10 tricks to good writing

stomyuntitledElmore Leonard stated out writing westerns, then turned to crime fiction. Unlike most genre writers, he was taken seriously by the literary crowd. So he’s both popular and respectable. Here are his 10 tricks for good writing:

  1. Never open a book with weather.
  2. Avoid prologues.
  3. Never use a verb other than “said” to carry dialogue.
  4. Never use an adverb to modify the verb said…he admonished gravely.
  5. Keep your exclamation points under control; no more than two or three per 100 000 works of prose.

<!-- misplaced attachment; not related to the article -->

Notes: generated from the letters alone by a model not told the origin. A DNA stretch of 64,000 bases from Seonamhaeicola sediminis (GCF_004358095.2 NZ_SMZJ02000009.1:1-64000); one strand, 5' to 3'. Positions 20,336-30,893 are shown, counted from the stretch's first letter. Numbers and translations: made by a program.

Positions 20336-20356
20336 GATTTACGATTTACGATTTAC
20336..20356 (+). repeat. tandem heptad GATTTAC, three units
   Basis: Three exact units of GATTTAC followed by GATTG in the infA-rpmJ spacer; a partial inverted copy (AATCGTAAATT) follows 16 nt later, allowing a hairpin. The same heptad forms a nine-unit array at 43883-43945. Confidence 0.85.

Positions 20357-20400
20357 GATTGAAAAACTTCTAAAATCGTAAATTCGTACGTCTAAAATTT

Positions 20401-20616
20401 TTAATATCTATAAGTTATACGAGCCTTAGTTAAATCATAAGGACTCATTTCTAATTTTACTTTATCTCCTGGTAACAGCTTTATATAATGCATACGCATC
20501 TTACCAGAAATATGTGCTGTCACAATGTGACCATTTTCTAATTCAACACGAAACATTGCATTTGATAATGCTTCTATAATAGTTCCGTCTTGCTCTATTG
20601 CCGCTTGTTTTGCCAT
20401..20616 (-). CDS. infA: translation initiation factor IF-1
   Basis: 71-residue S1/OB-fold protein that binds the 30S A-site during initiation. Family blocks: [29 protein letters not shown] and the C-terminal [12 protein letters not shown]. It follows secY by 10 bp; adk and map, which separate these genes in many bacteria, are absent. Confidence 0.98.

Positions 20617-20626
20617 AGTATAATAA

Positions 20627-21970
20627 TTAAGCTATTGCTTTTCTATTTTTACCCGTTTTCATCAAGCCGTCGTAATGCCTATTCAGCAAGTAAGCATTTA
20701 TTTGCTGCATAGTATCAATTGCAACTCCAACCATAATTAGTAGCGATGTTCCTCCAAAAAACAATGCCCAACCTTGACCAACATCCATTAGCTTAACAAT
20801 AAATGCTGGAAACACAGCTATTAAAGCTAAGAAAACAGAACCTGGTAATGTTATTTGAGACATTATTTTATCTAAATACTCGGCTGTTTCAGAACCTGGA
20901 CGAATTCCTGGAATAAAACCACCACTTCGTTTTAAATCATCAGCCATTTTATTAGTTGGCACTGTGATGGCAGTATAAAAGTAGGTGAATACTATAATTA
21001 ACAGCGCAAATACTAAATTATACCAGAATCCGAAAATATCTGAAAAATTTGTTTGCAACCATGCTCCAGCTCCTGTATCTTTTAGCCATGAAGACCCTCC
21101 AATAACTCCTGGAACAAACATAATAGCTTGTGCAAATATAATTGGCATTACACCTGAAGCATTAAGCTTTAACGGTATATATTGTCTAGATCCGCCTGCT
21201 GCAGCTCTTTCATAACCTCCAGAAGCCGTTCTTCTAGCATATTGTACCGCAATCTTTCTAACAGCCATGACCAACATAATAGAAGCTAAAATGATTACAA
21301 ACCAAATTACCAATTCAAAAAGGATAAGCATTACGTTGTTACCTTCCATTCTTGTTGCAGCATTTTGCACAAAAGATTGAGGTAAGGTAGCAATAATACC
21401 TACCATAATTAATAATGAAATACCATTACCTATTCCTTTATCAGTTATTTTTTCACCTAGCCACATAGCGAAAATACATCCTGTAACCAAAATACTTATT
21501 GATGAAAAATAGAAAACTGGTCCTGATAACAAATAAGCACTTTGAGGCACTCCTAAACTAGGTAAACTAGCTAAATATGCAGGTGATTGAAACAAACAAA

6. Never use the word “suddenly” or “all hell broke loose.”
  7. Use regional dialects, patois, sparingly.
  8. Avoid detailed descriptions of characters.
  9. Don’t go into great detail describing places or things.
  10. Try to leave out the part that readers tend to skip.

My most important rule is one that sums up the 10: If it sounds like writing, I rewrite it.

*Excepted from the New York Times article, “Easy on the Adverbs, Exclamation Points, and Especially Hooptedoodle”.


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